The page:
Libertarian presidential candidate Gary Johnson and his running mate William Weld fielded a series of questions last night on CNN's Libertarian Town Hall. One question in particular caught my attention.
"Could you elaborate on the type of judicial philosophy you would like to see in the next [SCOTUS] justice?" an audience member asked Johnson-Weld.
"Well, there wouldn't be a litmus test," Johnson replied. Johnson said instead that he would look for nominees who approach "the Constitution from the standpoint of original intent."
Johnson then invited his running mate to provide a more elaborate answer. "I would look for the best legal minds I could find and the whole person," Weld said. "Two of my idols on the court were Hugo Black and Bill Douglas."
It's curious to find a Libertarian presidential ticket name-checking Justice Hugo Black as a SCOTUS "idol." Black was a New Deal Senator from Alabama (and a one-time member of the Klu Klux Klan) appointed to the Supreme Court in 1938 by President Franklin Roosevelt. The best thing that can be said about Black from a libertarian perspective is that he was a First Amendment absolutist, a jurist who argued that "courts must never allow this protection to be diluted or weakened in any way."
Yet Black is no friend to libertarians when it comes to the crucial issue of judicial protection for unenumerated constitutional rights. As far as Black was concerned, the Constitution guarantees only those rights that it explicitly spells out.
It was this view that led Black to file his famous dissent in the 1965 case of Griswold v. Connecticut. In that case the Supreme Court struck down a state law that made it illegal for married couples to obtain or use birth control devices on the grounds that the restriction violated their unenumerated constitutional right to privacy.
"I like my privacy as well as the next one," Black huffed in dissent. "But I am nevertheless compelled to admit that government has a right to invade it unless prohibited by some specific constitutional provision." According to Black, the Supreme Court had no business protecting what he dismissed as "personal rights." Along similar lines, Black also thought the Court had no business protecting "economic rights." Black's Griswold dissent even unfavorably likened Griswold to the Court's 1905 decision in Lochner v. New York, in which a state regulation was struck down for violating the unenumerated right to liberty of contract.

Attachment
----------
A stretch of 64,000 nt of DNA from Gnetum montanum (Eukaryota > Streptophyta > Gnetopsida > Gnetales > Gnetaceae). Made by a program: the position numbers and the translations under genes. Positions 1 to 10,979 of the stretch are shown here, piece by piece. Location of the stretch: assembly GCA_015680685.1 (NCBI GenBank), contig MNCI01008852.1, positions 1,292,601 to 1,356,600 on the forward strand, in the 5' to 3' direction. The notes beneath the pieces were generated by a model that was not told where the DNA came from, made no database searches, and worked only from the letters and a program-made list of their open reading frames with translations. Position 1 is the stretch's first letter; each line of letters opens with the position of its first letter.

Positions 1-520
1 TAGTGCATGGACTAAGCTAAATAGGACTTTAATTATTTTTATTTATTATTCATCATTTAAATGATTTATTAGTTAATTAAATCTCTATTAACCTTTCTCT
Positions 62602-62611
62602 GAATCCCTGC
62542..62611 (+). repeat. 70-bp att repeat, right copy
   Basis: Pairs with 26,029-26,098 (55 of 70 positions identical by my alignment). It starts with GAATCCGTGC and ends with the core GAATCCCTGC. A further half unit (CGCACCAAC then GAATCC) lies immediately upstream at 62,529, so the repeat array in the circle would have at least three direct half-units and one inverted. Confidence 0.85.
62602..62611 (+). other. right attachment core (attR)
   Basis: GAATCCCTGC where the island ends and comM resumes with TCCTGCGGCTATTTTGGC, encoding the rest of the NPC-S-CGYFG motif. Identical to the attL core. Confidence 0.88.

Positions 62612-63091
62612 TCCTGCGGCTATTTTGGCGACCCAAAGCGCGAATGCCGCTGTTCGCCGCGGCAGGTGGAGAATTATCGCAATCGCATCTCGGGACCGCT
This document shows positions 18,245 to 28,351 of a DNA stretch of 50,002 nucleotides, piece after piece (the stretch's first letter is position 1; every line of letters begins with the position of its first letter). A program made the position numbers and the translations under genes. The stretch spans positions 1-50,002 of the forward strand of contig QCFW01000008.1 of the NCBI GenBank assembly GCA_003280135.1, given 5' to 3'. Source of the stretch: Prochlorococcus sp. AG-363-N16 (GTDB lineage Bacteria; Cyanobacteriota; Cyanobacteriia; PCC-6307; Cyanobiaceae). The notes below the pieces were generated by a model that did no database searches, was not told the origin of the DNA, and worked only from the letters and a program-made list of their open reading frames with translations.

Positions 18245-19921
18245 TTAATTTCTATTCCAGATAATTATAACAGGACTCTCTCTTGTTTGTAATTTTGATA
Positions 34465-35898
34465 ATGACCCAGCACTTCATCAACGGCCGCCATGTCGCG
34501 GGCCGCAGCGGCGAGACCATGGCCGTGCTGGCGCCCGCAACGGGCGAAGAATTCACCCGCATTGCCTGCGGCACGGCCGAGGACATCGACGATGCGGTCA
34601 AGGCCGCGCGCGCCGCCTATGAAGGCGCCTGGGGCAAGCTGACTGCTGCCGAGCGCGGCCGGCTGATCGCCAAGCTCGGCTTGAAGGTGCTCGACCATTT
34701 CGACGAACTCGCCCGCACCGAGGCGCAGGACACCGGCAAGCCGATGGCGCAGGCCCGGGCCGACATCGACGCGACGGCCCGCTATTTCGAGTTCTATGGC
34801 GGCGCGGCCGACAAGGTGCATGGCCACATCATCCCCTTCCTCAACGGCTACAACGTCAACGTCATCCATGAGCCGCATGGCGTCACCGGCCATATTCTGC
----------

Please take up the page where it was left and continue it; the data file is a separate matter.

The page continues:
Perhaps it should go without saying, but today's libertarian legal scholars take the opposite view from Justice Black when it comes to the judicial safeguarding of unenumerated rights. Generally speaking, the libertarian legal movement believes that the Supreme Court reached the right results in both Lochner and Griswold.
Ironically, Weld's idolization of Justice Black even undercuts Weld's outspoken support for abortion rights. How? The unenumerated right to privacy that was recognized in Griswold (over Black's dissent) served as a key precedent for the unenumerated right to abortion that was recognized in 1973's Roe v. Wade. So not only does Weld's invocation of Hugo Black raise a potential red flag for libertarian-minded voters, it also raises a potential red flag for pro-choice liberals who might be open to giving the Libertarian ticket a serious look.
(For a more detailed account of Justice Hugo Black's jurisprudence, including the influence of Progressive era legal thinking on Black's hostility to unenumerated rights, please check out the third chapter of my recent book Overruled.)